Major League Baseball
Help from Heyward
Major League Baseball

Help from Heyward

Updated Jul. 17, 2020 6:40 p.m. ET

With the NBA, NHL, NASCAR and other major sports leagues and sporting events suspended or canceled, professional athletes are using their platforms to facilitate financial support for arena workers and those affected by COVID-19 across the nation. Each day, we will feature a philanthropic effort taking place in the sports world.

Jason Heyward is a 5-time Gold Glove winner, former MLB All-Star and World Series champion.

Now, we can add one more accolade to his resume – champion of Chicago.


Chicago Cubs' right fielder Jason Heyward is joining forces with two Chicago organizations – MASK and Chicago Food Bank – to help aid children affected by COVID-19 in Chicago.

Heyward began his major league career with the Atlanta Braves in 2010 and remained in Atlanta until 2014. He played a season with the St. Louis Cardinals in 2015, before landing with the Cubs in 2016, the same season that the Cubs won their first World Series in 107 years.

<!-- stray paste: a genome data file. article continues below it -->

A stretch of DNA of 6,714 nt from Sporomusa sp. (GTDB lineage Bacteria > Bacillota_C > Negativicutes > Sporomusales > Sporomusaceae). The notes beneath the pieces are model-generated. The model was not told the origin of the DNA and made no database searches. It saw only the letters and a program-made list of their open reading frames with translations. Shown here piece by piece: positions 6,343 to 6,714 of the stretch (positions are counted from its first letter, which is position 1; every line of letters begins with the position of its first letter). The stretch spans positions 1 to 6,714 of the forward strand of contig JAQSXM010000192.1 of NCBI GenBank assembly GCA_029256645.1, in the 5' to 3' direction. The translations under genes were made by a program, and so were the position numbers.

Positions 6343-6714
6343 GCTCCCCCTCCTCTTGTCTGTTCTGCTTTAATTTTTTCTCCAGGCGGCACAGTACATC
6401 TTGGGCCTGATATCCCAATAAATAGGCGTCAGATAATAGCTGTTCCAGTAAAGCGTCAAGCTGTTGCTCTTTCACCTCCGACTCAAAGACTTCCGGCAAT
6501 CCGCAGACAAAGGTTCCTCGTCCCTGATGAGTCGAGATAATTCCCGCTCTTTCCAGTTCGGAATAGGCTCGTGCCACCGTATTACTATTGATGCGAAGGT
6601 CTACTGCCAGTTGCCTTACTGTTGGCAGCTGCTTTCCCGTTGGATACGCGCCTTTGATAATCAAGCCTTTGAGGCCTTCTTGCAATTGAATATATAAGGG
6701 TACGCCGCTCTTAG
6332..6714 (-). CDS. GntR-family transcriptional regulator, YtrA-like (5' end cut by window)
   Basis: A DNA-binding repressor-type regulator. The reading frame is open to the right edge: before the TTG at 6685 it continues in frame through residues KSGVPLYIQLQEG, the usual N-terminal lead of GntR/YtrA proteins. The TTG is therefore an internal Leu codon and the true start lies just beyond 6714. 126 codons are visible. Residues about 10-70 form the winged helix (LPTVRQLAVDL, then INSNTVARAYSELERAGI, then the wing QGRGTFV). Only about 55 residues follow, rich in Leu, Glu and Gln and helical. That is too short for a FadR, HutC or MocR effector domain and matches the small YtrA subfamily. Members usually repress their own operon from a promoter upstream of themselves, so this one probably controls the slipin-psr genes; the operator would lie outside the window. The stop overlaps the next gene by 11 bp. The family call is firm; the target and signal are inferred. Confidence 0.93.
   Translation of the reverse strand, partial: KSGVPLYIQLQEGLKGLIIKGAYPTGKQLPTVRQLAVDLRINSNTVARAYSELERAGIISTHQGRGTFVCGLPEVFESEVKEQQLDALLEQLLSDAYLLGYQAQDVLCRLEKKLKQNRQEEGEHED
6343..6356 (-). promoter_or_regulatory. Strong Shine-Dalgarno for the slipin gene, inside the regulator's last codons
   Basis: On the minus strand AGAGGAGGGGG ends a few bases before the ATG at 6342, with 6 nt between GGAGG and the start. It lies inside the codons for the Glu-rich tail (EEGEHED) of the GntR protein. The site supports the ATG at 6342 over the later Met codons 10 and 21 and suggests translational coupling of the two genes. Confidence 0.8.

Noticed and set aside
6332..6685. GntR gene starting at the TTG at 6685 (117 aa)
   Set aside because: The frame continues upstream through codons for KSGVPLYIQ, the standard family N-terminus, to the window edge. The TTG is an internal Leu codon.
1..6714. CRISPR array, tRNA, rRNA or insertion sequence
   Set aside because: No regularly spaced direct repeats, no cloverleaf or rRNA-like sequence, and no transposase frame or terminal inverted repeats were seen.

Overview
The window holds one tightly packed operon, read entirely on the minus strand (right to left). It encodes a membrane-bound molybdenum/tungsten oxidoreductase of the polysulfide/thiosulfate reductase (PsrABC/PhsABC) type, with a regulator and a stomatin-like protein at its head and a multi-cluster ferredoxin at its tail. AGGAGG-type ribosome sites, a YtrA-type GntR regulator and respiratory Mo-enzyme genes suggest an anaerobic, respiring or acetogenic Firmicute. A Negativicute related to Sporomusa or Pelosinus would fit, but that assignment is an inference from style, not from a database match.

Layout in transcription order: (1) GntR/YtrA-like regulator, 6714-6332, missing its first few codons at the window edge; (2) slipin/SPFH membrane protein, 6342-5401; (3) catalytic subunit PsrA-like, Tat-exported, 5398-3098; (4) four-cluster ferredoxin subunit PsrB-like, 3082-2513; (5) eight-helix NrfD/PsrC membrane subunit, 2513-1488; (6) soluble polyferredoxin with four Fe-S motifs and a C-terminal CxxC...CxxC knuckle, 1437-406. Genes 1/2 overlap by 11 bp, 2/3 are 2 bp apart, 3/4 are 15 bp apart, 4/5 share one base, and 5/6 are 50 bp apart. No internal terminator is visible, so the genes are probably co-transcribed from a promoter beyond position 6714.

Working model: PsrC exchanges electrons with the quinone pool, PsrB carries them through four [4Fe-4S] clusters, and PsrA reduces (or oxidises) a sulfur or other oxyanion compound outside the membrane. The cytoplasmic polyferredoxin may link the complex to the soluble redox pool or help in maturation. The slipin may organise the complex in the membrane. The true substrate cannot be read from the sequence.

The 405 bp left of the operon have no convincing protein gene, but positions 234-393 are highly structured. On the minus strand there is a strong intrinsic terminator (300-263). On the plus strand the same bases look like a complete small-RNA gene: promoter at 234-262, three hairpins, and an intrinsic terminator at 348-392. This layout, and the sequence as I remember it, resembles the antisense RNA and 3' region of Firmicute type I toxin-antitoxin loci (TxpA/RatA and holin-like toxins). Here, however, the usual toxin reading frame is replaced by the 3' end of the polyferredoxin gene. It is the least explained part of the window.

Now, after helping the Cubs end their drought a few years back, he's helping to end a drought of resources in the Chicago area.

MASK stands for Mothers Against Senseless Killings and it operates in the Englewood, Hyde Park and Lawndale areas of Chicago. The organization focuses on violence prevention, housing and food insecurity:


MASK (Mothers/Men Against Senseless Killings) was established in 2015 as a way to put eyes on the streets, interrupt violence and crime, and teach children to grow up as friends rather than enemies. –

The Greater Chicago Food Depository is focusing its efforts on supplying food to families in-need during the COVID-19 pandemic:


The Food Depository is part of a united community effort working to bring food, dignity and hope to our Cook County neighbors. We act as the hub for a network of more than 700 food pantries, soup kitchens, shelters and other programs. These programs provide food where it’s most needed. We also address the root causes of hunger. Public benefits outreach and job training programs offer a hand up for our neighbors to overcome poverty. –


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